Corporations and their allies are turning to new technologies—such as genetic sequencing, precision agriculture, and block chain—as a new solution for sustainable food systems. Hailed as the “Fourth Industrial Revolution,” these ‘innovations’ are being promoted by the US government at every international forum, including CFS, to maintain corporate control of global food and agricultural systems and sideline the movement for agroecology. The US Ambassador to the CFS (and to the other three UN Rome-based agencies, including the UN Food and Agriculture Organization), is a multinational agribusiness owner who has been outspoken in promoting a corporate agriculture agenda and discrediting agroecology.
Additionally, the UN Secretary General is planning an international Food Systems Summit for September 2021. However, rather than partnering with the most inclusive international forum on food security, the UN’s own Committee on World Food Security, or with organizations and experts that have been building sustainable food systems grounded in justice and equity, they are partnering with the World Economic Forum (which represents the world’s billionaires and corporate elites). Moreover, the chair of the Summit is none other than the President of the Alliance for a Green Revolution in Africa, which has done the most to push GMOs on Africa at the behest of the Gates Foundation (which pushes GMOs around the world). The way this Summit is being planned represents a very serious threat to the integrity of our work and our movements.
While international policy spaces at the UN do not usually get much attention from organizations in the US, what is happening in these three spaces is critical for the work to advance agroecology, food sovereignty, and just and sustainable food systems.
The Next Agribusiness Takeover: Multilateral Food Agencies.” ETC Group. February 12, 2020. https://www.etcgroup.org/content/next-agribusiness-takeover-multilateral-food-agencies. – “Between now and late 2021, the World Economic Forum, agri-food conglomerates, IT companies and philanthropists (led by the Gates Foundation) have teamed up to spearhead three separate initiatives which could converge and utterly transform the multilateral agricultural system. At stake is influence over four institutions with a combined annual budget of $11 billion and 5100 scientific/professional staff.”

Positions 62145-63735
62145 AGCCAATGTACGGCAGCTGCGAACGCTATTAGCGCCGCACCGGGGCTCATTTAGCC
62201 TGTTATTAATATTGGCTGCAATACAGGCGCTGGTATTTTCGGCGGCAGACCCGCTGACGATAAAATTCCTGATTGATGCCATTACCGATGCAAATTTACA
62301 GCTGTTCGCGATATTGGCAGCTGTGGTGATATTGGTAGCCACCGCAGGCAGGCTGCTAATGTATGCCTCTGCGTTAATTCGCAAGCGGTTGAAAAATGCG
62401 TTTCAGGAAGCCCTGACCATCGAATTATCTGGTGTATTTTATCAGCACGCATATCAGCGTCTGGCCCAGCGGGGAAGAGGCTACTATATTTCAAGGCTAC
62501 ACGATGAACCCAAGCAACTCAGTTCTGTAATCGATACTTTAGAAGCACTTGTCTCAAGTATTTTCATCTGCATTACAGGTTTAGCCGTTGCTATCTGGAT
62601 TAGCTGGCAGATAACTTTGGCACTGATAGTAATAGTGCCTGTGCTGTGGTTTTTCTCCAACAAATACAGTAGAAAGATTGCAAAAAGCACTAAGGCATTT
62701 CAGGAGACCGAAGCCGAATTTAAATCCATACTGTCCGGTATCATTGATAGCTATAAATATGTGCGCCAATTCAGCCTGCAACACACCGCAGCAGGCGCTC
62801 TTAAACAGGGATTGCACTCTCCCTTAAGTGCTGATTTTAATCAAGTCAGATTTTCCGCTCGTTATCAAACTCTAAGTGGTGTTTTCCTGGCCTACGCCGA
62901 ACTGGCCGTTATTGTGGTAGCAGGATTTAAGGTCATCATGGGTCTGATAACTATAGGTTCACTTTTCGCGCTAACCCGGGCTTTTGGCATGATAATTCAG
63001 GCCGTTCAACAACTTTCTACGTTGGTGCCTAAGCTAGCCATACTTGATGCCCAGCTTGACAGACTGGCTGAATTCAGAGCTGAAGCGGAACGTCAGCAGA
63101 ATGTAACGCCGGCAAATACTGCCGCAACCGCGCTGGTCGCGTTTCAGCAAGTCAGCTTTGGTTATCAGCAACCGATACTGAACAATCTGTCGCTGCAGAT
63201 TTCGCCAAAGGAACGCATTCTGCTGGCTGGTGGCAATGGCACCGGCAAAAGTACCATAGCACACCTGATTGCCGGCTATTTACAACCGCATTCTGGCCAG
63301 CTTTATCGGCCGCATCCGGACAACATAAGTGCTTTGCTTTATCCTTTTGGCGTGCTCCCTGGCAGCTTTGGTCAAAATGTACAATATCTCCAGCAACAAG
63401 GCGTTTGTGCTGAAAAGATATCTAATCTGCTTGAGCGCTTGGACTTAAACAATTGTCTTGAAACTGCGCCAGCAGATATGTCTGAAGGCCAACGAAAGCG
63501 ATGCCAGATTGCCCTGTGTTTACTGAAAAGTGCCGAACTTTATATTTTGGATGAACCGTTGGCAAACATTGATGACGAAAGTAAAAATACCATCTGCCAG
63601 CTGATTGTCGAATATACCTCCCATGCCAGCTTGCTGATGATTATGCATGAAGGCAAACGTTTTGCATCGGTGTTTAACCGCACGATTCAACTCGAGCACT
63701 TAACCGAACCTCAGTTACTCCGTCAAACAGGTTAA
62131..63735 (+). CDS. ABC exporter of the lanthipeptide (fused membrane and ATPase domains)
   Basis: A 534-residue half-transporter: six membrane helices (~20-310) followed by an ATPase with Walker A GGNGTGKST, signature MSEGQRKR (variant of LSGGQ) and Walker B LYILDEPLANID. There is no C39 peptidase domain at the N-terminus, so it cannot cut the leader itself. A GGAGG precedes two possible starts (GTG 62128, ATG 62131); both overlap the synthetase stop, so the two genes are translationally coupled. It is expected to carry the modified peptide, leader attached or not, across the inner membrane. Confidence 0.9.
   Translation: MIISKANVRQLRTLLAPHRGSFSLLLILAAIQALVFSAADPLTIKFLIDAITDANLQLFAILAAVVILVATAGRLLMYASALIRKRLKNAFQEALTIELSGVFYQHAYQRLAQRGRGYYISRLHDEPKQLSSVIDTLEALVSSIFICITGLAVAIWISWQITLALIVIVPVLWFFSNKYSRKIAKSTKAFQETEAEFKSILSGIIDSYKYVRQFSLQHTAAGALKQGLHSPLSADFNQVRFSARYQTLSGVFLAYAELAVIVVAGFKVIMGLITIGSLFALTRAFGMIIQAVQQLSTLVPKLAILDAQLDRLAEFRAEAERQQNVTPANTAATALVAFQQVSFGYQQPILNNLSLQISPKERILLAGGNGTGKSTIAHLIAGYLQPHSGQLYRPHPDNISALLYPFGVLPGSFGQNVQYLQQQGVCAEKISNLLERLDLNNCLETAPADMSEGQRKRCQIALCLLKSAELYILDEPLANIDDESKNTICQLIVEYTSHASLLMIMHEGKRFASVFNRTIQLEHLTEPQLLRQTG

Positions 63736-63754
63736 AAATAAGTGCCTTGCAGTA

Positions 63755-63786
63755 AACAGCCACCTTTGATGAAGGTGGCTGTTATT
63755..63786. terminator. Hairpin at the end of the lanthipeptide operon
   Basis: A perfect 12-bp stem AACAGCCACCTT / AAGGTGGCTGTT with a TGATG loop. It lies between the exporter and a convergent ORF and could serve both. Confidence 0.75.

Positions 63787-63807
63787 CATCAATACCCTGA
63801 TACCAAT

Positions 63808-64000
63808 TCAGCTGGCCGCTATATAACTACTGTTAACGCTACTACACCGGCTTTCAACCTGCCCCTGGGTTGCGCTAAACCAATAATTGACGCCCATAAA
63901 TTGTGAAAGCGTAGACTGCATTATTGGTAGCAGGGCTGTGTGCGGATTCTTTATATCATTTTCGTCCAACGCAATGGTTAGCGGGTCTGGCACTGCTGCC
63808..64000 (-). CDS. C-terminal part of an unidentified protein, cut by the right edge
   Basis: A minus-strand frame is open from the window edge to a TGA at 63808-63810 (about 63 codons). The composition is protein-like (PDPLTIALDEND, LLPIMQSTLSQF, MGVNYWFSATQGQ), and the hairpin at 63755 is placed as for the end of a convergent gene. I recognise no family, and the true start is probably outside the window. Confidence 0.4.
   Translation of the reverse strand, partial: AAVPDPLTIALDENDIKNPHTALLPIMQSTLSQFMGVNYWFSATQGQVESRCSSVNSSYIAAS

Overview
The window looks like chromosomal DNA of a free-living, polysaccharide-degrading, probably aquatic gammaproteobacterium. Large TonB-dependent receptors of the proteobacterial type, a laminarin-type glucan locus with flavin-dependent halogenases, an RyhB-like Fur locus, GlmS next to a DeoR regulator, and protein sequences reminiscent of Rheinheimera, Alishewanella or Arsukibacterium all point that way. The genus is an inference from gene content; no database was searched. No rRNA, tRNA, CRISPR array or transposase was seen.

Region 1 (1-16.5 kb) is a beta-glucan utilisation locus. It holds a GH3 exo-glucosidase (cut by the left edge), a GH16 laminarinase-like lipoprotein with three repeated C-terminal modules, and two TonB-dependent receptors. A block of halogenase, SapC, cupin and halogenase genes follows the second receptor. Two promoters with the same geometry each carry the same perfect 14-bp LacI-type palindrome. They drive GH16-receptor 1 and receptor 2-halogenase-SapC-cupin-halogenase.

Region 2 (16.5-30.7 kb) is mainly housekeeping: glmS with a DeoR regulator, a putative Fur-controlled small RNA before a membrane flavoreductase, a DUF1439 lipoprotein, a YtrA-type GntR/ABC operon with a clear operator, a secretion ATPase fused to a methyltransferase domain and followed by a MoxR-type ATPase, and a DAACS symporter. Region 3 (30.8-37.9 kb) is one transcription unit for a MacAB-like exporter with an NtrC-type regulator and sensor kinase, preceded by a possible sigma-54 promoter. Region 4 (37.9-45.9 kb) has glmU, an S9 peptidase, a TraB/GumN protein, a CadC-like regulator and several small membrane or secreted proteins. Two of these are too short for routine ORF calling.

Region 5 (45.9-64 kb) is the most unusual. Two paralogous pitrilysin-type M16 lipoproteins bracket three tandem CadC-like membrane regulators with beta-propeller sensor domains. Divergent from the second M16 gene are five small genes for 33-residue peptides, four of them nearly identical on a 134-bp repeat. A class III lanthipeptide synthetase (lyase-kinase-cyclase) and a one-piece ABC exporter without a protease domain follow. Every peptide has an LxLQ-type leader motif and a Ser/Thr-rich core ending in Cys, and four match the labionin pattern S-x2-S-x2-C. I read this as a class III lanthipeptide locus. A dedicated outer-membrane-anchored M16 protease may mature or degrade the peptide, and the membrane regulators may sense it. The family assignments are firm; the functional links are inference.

La Agroecología está bajo Ataque en la ONU: porque esto es importante para nuestros movimientos y cómo podemos defenderlo
Jueves, 7 de Mayo del 2020 de 1:00 hasta las 2:30 EDT
Este seminario por internet es para los miembros e aliados de Alianza por la Soberanía Alimentaria de los Estados Unidos (USFSA) y es auspiciados por el colectivo de Relaciones Internacionales de la USFSA.
La crisis climática global, y ahora la pandemia mundial de coronavirus, han resaltado y expuesto el peligro del agronegocio corporativos y las fallas del sistema alimentario industrial. Ahora es el momento para exigir la soberanía alimentaria y la agroecología.
Los movimientos sociales han logrado grandes avances en las Naciones Unidas, obteniendo el reconocimiento de la agroecología, los derechos de los agricultores a las semillas y los derechos humanos de los campesinos. Pero muchos de estos avances están siendo atacados por el gobierno de los EE. UU. y los agronegocios, que buscan cooptar la agroecología, desacreditar los movimientos sociales y desplegar sus propias tecnologías depredadoras.
Únase a los miembros y aliados de USFSA mientras discutimos la importancia de la ONU para los movimientos sociales, como el gobierno de los EE. UU. está amenazando a la lucha global por la soberanía alimentaria y lo que podemos hacer al respecto unidos con aliados en todo el mundo.
∙ Patti Naylor, productora familiar de Iowa, miembro de los Defensores de Las Fincas Familiares y de la Coalición Nacional de Productores Agrícolas Familiares.
∙ Jim Goodman, anterior productor de leche de Wisconsin, Board Presidente de la Junta de Directores de la Coalición Nacional de Productores Agrícolas Familiares.
∙ Pat Mooney, fundador y previo Director del Grupo ETC